Politics & Government

While some Democrats run from Obama, Sen. Murray isn't

President Barack Obama
President Barack Obama Olivier Douliery/Abaca Press/MCT

WASHINGTON — While some Democratic candidates nationally are keeping their distance, Washington Sen. Patty Murray is welcoming President Barack Obama later this month to the state even as his poll numbers have faded and Republicans call the visit a sign her campaign is desperate.

Democrats counter that Obama's Aug. 17 trip is a smart strategic move that will help her raise tens of thousands of dollars in campaign cash and energize the party's base.

Murray, with a few exceptions, has been a consistent supporter of the administration's initiatives, including health care and Wall Street reform. It's a record she shows no intention of downplaying and is prepared to run on.

"I have no problem with the president of the United States seeing what I see every weekend when I come home," Murray said in an interview. "It provides a touchstone for him."

Details of the trip have yet to be firmed up, but it will include a fundraiser and a public appearance somewhere in the Seattle area. Murray said the visit will allow her to talk with the president about the cleanup of the Hanford Nuclear Reservation, aerospace and Boeing, and the state's high tech and green energy sectors.

"Going to the White House is one thing," Murray said. "But he needs to come out and see what is real."

Obama hasn't been to Washington state since an appearance before the 2008 presidential primary. But he is no stranger. Prior to that he campaigned for Democratic Sen. Maria Cantwell when she was running in 2006.

Obama carried the state by 18 percentage points in the 2008 general election. But in recent polls, his approval numbers in the state hover just below 50 percent — higher than in some states and lower than in others. Nationally, his approval rate is about 50 percent, according to some of the latest polls. Voters are expressing growing skepticism with his handling of the economy, and some polls show barely one-third of voters support his signature health care legislation.

The president has spent limited time campaigning for Democratic candidates, but that is expected to change. His stop in Washington is just one of eight he will make in a swing that will touch down in California, Texas, Illinois, Wisconsin, Ohio, Georgia and Florida.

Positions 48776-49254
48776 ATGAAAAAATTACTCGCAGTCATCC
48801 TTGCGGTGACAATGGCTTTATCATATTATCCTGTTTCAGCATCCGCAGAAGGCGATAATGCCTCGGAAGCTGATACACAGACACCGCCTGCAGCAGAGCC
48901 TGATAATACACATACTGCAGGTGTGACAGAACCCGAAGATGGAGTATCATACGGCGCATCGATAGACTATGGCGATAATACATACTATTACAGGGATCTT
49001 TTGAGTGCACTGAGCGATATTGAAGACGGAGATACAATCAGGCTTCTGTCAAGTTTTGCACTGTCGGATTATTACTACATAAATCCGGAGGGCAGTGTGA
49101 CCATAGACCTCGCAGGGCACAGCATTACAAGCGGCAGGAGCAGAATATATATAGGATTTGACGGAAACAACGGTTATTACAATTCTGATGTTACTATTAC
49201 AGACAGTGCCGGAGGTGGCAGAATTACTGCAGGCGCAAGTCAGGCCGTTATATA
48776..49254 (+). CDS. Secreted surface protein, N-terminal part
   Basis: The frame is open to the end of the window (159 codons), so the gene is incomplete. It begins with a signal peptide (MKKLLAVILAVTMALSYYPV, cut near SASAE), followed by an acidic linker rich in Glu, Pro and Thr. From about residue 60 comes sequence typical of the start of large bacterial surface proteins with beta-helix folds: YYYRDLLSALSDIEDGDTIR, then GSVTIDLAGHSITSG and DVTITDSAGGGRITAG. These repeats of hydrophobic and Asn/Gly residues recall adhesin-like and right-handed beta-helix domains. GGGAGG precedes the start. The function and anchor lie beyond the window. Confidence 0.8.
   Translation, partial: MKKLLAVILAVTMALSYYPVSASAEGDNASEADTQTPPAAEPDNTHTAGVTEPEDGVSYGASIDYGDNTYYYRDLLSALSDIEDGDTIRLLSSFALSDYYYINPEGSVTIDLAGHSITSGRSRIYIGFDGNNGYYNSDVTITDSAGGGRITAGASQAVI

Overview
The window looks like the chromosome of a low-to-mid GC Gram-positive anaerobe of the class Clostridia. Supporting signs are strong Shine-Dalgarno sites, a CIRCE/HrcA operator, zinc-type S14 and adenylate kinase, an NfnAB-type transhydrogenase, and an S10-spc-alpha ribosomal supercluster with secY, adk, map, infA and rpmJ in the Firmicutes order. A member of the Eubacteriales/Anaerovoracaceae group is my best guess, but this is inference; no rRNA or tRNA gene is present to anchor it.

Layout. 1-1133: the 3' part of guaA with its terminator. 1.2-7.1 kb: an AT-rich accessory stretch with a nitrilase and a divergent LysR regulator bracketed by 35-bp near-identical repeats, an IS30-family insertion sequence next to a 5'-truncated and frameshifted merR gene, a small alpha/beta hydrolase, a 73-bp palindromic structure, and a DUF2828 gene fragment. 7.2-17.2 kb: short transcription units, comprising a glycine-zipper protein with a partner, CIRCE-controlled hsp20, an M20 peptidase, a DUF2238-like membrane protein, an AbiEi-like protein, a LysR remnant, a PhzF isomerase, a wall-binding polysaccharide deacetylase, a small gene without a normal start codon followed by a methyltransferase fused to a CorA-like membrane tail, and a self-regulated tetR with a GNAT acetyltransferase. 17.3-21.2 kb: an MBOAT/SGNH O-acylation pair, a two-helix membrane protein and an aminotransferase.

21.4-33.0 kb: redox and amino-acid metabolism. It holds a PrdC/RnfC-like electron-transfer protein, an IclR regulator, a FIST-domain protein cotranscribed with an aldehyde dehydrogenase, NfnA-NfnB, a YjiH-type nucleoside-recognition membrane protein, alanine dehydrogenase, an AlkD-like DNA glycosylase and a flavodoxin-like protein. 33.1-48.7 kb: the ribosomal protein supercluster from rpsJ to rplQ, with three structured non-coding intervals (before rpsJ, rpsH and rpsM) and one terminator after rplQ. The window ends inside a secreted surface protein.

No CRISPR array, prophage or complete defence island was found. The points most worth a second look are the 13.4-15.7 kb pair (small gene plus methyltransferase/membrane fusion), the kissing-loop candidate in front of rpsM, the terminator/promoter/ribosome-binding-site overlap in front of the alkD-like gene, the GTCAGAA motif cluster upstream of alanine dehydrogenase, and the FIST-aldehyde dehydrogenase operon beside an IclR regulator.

Some candidates consider him a liability. The Democratic nominee for governor in Texas, Bill White, has said he won't appear with Obama, and the Democratic candidate for the Senate in Ohio, Lee Fisher, has skipped some campaign appearances with the president.

Murray has had no such qualms.

"How can you go to the White House and say you need something if you don't want him in your state?" Murray said.

White House communications director Dan Pfeiffer said the White House knows Murray is in a tough race and that Republicans can't take control of the Senate unless they beat her.

"We have heard that, and we are going out to help her get re-elected," Pfeiffer said in an interview. "The re-election of Patty Murray is very important to Washington state and to the Democrats' ability to keep control of the Senate."

Pfeiffer said Obama will focus mostly on jobs and the economy as he campaigns.

"This election is a choice between going forward or going back, and that's what Patty Murray's campaign is about," he said. "It's a very clear choice."

Pfeiffer said the election in Washington is not about Obama but about what Murray has done for the state.

"The president will go where he can be helpful, and we think and Sen. Murray thinks he can be helpful in Washington state," he said.

Republicans see Obama's visit through a different lens.

"Clearly she is desperate," Dino Rossi, Murray's likely Republican opponent in the race, said in an interview. "She is launching negative ads against me, and it isn't even the primary."

The campaign has already taken on a rough edge. Murray has run ads criticizing Rossi for supporting repeal of the new financial reforms, and an independent, conservative group questions in an ad whether Murray is still the "mom in tennis shoes" she first ran as.

Rossi said Obama will undoubtedly raise money for Murray and energize the Democratic base. But he added that the president's popularity is not transferable, pointing to Republican wins in Massachusetts, New Jersey and Virginia that came despite the president campaigning for the Democratic candidates.

Chris Vance, former chairman of the state's Republican Party and a political consultant, agreed.

"You don't send the president to campaign for someone who isn't in trouble," Vance said. "Of course he is coming. You don't spend the president's time on safe races."

Vance said it is all about the power of a president to raise campaign money. Even when former President George W. Bush's ratings were low, Vance said, Republicans still wanted him to come to the state because of his fundraising prowess.

Democratic consultants scoff at Republican allegations Murray is desperate and say residents of the voter-rich Seattle metropolitan area still like Obama and his health care package.

"This is about jacking up the base in the 360-degree area you can see from the top of the Space Needle," said Ron Dotzauer, a longtime Democratic consultant. "If it was a sign of desperation, they would bring him in the last weekend of October and not August."

Political analysts say Republicans are going to go after Murray for her support of Obama's agenda whether he campaigns for her or not.

"The senator realizes Republicans will try to tie her to the president no matter what she does, so she might as well use the money he raises to defend herself," said Nathan Gonzales, political editor for the Rothenberg Report.

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